Strategies for supporting kids living with autism can be useful in any type of youth setting

Building awareness about autism provides the foundation for creating safe and affirming settings for young people.

One in 88 children has been identified as having an autism spectrum disorder (ASD), and studies have shown a growing prevalence of these conditions, according to the Centers for Disease Control and Prevention. The autism spectrum – often simply referred to as autism – encompasses a range of developmental disabilities caused by a problem with the brain, and research is still unclear about what causes these issues.

What is clear is that many people across communities are interested in learning more about autism, so they can strengthen their ability to support young people who live with the condition. People such as educators and other school staff, youth workers and volunteers in youth-serving organizations, health care providers and young people themselves are recognizing that they all have a role to play in creating settings that are welcoming, affirming and safe for kids with autism. This is particularly important since studies have shown that young people with disabilities are at higher risk of bullying than their nondisabled peers. Not only do many kids with autism experience trauma responses, increased anxiety and misperceptions when bullying occurs, they may also be at higher risk of being targeted simply because of their differences.

While there’s usually nothing about people with autism that sets them apart from others in terms of how they look, people on the autism spectrum can have differences that can affect how they learn, interact and communicate with others. For example, a person with autism may have trouble understanding social cues, such as tone of voice or facial expressions, which can lead to difficulty interpreting what other people are thinking or feeling. Autism Speaks, an organization that focuses on building autism awareness and funding research, emphasizes the importance of recognizing that each individual on the autism spectrum is unique. Many have exceptional abilities in visual, music and academic skills. About 40 percent have average to above average intellectual abilities, while others have a significant disability and may need support to live independently.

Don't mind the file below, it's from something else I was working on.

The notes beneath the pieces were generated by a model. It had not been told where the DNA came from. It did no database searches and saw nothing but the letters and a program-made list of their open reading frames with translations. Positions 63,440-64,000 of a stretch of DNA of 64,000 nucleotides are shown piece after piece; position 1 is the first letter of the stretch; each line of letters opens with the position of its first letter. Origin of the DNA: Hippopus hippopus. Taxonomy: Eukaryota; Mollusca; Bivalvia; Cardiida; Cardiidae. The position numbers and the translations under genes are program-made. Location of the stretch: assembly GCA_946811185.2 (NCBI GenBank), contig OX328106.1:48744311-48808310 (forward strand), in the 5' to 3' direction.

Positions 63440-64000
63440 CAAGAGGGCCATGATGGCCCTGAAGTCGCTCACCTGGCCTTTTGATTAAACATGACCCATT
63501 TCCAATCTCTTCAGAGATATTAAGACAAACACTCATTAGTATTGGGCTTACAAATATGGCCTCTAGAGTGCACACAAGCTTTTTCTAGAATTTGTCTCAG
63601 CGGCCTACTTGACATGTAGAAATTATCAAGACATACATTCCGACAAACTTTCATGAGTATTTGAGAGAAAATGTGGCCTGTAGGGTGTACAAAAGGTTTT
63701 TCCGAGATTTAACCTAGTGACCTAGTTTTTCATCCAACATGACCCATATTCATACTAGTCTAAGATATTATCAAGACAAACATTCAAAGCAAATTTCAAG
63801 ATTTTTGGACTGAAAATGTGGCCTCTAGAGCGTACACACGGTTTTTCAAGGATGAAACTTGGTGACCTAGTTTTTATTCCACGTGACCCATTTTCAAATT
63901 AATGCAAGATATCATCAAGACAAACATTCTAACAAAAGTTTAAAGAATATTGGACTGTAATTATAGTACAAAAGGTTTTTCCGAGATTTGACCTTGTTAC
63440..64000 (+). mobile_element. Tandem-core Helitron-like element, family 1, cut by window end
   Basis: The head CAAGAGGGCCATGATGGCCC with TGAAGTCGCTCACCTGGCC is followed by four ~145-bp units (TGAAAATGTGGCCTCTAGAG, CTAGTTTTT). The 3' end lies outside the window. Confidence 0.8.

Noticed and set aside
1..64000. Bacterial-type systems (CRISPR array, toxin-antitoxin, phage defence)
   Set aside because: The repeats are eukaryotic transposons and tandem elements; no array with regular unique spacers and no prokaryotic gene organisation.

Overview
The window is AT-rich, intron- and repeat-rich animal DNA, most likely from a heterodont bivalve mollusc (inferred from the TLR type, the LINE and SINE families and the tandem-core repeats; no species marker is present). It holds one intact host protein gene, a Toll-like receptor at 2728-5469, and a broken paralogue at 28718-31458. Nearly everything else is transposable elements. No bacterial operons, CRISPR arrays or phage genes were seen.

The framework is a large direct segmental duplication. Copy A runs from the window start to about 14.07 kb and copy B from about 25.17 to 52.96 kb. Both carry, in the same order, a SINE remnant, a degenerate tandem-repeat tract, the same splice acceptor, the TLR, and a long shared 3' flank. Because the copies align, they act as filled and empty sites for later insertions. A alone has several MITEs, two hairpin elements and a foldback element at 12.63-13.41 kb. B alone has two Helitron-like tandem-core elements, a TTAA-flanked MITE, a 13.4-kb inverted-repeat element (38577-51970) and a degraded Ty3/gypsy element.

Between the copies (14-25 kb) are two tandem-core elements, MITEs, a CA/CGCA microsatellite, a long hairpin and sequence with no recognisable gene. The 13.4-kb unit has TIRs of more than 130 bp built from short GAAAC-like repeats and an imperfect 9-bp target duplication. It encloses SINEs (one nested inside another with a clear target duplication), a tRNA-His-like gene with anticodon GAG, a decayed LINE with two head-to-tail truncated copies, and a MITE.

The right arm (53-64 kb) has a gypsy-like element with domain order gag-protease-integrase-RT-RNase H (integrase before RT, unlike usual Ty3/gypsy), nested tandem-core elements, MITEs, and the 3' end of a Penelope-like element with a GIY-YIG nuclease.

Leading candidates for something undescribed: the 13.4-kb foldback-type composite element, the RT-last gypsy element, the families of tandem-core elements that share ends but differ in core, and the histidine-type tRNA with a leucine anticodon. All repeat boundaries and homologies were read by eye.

As part of their efforts to help people understand issues related to autism, Autism Speaks created a School Community Tool Kit about the specific needs of students with autism, including connections to issues of bullying. The kit includes tools and strategies designed for use by specific members of the school community, such as classmates, teachers, administrators, paraprofessionals, bus drivers, and lunch and recess aides. Many of these strategies could be adapted for use within other youth settings, such as 4-H groups, Scouts, afterschool programs, Boys and Girls Clubs, Campfire USA and faith-based youth groups. The Parent Advocacy Coalition for Educational Rights (Pacer) Center is another source of resources for supporting kids who have autism and other disabilities, and one of their projects is their National Bullying Prevention Center.

As the Autism Speaks tool kit emphasizes, it’s important for anyone who wants to provide autism awareness and education within a setting that includes kids with autism to communicate with the kids’ parents and caregivers ahead of time. Some families may be comfortable with having groups explore these issues on behalf of their children, and may be willing to be active participants in educational efforts. Other families may be less comfortable and it’s important to honor their feedback.

If you’d like to learn about connections between bullying and kids with autism, you may want to take part in an upcoming Michigan State University Extension webinar titled Trauma Reactions of Bullying: Voices from Kids with Autism Spectrum Disorders. This webinar is part of the MSU Extension Be SAFE: Safe, Affirming and Fair Environments initiative, which also includes a comprehensive curriculum designed to help young people and adults work in partnership to create environments that are physically and emotionally safe.